BLT Fried Egg-and-Cheese Sandwich

Spicy Honey-Glazed Bacon

Sherried Mushrooms with Fried Eggs on Toast

Lemony Cornmeal-Cherry Scones

 

 

Restaurants

Sydney Restaurant News

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Australia chef Neil Perry has had a busy year—not only did he open the spectacular Rockpool Bar & Grill, but in a subterranean space just below, he launched Spice Temple, where he serves his take on Chinese food. It’s a sexy spot, with dim lighting, a sultry red glow and portraits of gorgeous Asian women on the walls and menus. It seems out of place in sunny, laid-back Sydney, but the restaurant was packed for a Tuesday lunch a few weeks ago. (When I ran into Neil Perry later, I wasn’t surprised to hear that he’s thinking of opening another location in Los Angeles.) Dishes to try: Cool silken tofu with funky preserved eggs that are given a lively kick with a chile-inflected soy-ginger dressing. The hot-and-numbing chicken, which is poached and served cold, hits some of the same flavor notes, with the added element of lip-tingling Sichuan peppercorns.

At the new Sepia, chef Martin Benn, formerly of the venerable Tetsuya, is turning out some seriously ingenious dishes. Barbecued eel with licorice-flavored powder was such a clever combination that I wondered why I've never used anisey flavors in barbecue sauces before. Earthy buckwheat risotto became luxurious when topped with mustard butter, sweet spanner crab meat and a shellfish foam. A delicious meatless version of surf and turf.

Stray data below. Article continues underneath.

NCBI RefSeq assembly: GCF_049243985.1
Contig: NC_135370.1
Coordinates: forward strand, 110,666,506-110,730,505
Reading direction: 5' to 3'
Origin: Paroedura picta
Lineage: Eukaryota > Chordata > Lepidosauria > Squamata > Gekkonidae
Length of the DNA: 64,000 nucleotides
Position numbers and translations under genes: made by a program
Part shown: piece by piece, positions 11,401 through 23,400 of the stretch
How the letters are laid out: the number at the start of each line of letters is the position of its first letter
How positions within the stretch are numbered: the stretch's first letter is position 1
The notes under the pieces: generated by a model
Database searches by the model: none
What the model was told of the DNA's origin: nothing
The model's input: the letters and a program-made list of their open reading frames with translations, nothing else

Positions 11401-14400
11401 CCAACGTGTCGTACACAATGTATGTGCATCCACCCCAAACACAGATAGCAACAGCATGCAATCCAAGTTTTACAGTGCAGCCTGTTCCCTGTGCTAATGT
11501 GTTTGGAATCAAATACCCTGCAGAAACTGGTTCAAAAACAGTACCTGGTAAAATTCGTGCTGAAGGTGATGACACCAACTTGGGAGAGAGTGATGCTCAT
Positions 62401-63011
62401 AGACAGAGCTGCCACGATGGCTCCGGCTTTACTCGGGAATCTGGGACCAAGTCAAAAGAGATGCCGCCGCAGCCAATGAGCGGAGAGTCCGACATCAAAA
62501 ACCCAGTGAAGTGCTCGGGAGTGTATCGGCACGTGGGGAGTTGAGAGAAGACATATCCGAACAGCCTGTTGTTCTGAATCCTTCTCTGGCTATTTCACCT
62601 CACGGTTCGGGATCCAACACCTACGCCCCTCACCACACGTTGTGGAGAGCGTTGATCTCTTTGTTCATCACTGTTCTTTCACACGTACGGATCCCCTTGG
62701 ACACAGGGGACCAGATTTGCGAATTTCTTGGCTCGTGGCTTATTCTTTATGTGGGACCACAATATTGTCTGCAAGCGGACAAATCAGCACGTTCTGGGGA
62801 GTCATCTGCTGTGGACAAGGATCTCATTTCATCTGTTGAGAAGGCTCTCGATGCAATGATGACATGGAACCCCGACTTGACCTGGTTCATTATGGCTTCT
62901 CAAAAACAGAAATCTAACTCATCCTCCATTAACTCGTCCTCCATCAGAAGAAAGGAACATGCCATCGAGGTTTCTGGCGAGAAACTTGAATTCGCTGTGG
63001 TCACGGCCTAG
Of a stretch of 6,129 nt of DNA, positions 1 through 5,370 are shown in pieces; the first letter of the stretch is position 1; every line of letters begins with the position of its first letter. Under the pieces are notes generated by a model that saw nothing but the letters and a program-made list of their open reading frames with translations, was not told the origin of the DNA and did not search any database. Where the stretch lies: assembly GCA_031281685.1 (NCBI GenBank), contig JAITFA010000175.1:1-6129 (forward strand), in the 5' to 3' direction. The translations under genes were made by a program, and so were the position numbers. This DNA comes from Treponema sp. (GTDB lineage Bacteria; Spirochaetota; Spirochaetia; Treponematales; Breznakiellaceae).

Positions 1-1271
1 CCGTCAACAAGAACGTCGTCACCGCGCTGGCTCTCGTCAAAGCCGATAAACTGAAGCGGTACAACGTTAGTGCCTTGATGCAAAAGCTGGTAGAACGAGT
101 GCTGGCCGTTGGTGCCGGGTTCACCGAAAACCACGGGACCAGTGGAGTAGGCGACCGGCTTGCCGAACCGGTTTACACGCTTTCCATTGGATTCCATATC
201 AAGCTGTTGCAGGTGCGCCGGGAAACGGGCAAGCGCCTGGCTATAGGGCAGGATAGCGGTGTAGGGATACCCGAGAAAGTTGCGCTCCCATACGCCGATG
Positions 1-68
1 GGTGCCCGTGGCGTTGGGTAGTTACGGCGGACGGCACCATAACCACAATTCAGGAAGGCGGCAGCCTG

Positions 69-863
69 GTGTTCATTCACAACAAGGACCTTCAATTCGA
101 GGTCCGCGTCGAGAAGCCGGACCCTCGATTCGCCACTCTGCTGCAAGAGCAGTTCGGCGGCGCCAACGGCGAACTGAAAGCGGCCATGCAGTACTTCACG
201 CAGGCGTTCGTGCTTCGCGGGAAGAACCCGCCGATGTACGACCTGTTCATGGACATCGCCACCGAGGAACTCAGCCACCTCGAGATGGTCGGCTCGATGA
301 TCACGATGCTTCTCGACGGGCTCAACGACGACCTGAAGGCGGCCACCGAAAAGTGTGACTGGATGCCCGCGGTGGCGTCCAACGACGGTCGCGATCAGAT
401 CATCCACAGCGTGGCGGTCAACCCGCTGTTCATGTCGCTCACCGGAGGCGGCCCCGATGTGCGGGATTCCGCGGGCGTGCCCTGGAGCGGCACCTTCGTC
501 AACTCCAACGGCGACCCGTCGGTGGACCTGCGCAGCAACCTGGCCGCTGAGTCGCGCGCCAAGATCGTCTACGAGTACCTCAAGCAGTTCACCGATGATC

Travel

More Ilse Crawford Design News

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ilse
In London, Ilse Crawford’s incredible design firm, Studioilse, is hosting a series of "Kitchen Table Talks" at Leila’s Shop restaurant, starting tonight and running through October. Crawford has gathered a Who’s Who of design, food and eco-mindedness to discuss the link between growing food and building community. The lineup includes Randolph Hodgson, founder of Neal’s Yard Dairy; Dennis Paphitis, founder of cult beauty brand Aesop; and Tristram Stuart, author of Waste: Uncovering the Global Food Scandal. Click here for dates and details.

Travel